Lessons From the Early Church: The Key to Community Building

We live in an age and time where we employ a variety of tactics and schemes to bring people into the church fold. These schemes take on different forms and faces in different church communities and are not necessarily bad. Still, we find ourselves elevating our schemes and tactics above the example we see in scripture. The Book of Acts provides a template for us for proper church growth by having a full-on spiritual experience of the means of Grace in a proper church community. Over the last couple of weeks, we’ve examined the key activities that the early church was always involved in that led to the church’s growth. Acts 2:42-47 lists out these practices that marked the early church that were driven by the teaching of the Apostles. These practices include; constant fellowship, prayers, breaking of bread, generosity, and shared meals. This is the key to building our church communities as revealed in the Bible. This article is a summary of all we’ve talked about over the past couple of weeks.

While looking to build our church communities the first thing we should realize is that the growth of our churches is purely the work of the Lord. Verse 47 of Acts 2 tells us, “and the Lord added to the church daily those who were being saved.” This shows us that none of our schemes are enough to lead to genuine church growth. What we should be caught doing instead is following the teachings of Jesus as passed down by the Apostles. This is what it means when it says “and they continued steadfastly in the apostles’ doctrine and fellowship...”

Acts 2 shows us the practice of these teachings in the early church and how it led to a community that was favoured by all the people. Here’s a summary of the practices.

Constant Listening of the Word and Fellowship

The teachings by the Apostles are obedience to the instruction of the Great Commission as seen in Matthew 28: 19-20.

Go therefore and make disciples of all the nations, baptizing them in the name of the Father and of the Son and of the Holy Spirit, teaching them to observe all things that I have commanded you; and lo, I am with you always, even to the end of the age.” Amen.

These teachings are what birthed the other practices that characterized the early church. Fellowship for the early church was the edification of the body by the teachings of the Holy Scripture the highest form of prophecy.


Jesus in Luke 11 taught His disciples how to pray. Also, Luke 18 introduces a parable that Jesus told His disciples as a form of lesson for the need for constant prayer. This practice that Jesus always engaged in and taught His disciples to continue was passed down to the rest of the early church. The book of Acts is littered with examples of how prayer was always the first response of the church when faced with challenges and how it radically transformed their lives. We talked about it extensively here.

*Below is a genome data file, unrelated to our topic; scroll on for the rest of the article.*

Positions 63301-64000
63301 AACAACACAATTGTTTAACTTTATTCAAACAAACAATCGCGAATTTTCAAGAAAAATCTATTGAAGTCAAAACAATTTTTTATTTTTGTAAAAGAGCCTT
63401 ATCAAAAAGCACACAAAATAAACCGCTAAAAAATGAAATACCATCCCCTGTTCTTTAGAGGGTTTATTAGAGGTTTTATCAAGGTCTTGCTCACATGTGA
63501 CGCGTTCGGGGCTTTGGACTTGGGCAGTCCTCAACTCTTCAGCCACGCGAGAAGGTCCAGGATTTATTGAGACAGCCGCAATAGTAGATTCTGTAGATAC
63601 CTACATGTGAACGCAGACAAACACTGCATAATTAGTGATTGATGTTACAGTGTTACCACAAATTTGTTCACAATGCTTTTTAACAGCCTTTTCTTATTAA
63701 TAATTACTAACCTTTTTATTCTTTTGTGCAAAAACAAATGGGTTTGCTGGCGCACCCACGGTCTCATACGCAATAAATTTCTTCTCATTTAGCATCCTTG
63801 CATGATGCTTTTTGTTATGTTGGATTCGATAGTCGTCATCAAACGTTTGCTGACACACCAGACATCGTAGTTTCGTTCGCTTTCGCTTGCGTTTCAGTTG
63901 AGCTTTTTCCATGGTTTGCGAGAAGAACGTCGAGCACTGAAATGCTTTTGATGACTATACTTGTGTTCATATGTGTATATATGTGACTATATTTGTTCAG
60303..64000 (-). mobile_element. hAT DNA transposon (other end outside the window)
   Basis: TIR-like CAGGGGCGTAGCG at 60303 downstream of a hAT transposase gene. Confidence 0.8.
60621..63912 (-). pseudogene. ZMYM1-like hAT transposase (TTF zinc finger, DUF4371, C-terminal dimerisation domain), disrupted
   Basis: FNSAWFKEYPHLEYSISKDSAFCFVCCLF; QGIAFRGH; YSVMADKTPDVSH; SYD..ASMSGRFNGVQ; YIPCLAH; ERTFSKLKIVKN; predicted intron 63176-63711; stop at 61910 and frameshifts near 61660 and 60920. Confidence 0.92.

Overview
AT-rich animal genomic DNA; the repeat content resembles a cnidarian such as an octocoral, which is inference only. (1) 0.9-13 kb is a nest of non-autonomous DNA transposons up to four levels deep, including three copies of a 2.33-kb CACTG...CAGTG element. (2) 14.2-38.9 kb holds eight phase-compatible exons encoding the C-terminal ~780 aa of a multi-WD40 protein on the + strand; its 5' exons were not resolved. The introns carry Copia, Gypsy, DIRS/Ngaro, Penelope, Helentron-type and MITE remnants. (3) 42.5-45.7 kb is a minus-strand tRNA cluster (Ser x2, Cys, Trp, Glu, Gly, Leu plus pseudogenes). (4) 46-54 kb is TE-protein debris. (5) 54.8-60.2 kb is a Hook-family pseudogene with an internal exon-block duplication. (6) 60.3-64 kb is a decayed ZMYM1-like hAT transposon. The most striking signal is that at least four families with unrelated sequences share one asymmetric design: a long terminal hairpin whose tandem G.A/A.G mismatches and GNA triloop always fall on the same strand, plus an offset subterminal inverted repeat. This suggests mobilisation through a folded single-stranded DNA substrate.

I have shown you in every way, by labouring like this, that you must support the weak. And remember the words of the Lord Jesus, that He said, ‘It is more blessed to give than to receive.’ – Acts 20:35

The above verse shows us the inspiration behind the early church’s practice of giving. This practice of generosity was one of the key factors that led to the growth and favour of the early church. The believers understood the importance of supporting and caring for one another, especially those who were in need. They willingly shared their possessions and resources, recognizing that it is more blessed to give than to receive. This culture of generosity created a sense of unity and selflessness within the early church community, fostering a deep bond among the believers.

Communion and Shared Meals

And He took bread, gave thanks and broke it, and gave it to them, saying, “This is My body which is given for you; do this in remembrance of Me.” – Luke 22:19

For I received from the Lord that which I also delivered to you: that the Lord Jesus on the same night in which He was betrayed took bread; and when He had given thanks, He broke it and said, “Take, eat; this is My body which is broken for you; do this in remembrance of Me.” – Luke 11: 23-24

The practice of communion and shared meals was another important aspect of the early church’s life together. It reminded them of Jesus’ sacrifice and served as a symbol of unity and fellowship among believers. As they partook in the breaking of bread, they remembered and celebrated the Lord’s Supper. This act of worship deepened their bond with one another and with God. It also reflected their commitment to living in remembrance of Jesus’ sacrificial love.

This study we’ve carried out on the early church should turn our hearts back to the simplicity of Christian fellowship and the teachings of Jesus. Human schemes can lead to a form of physical growth but we should ask ourselves if our strategies are leading us to experiencing Jesus in His fullness by developing deep relationships with one another. As we strive to build church communities, it is crucial to prioritize the teachings of Jesus and the apostles, rather than relying solely on human schemes and tactics. We must recognize that genuine church growth is the work of the Lord, as evidenced in Acts 2:47. The early church serves as an example for us, emphasizing the importance of constant fellowship and listening to the word, engaging in prayer, practicing generosity, and participating in communion and shared meals. These practices fostered unity, selflessness, and a deep connection with Jesus and one another. Let us refocus on these essentials for authentic church growth.






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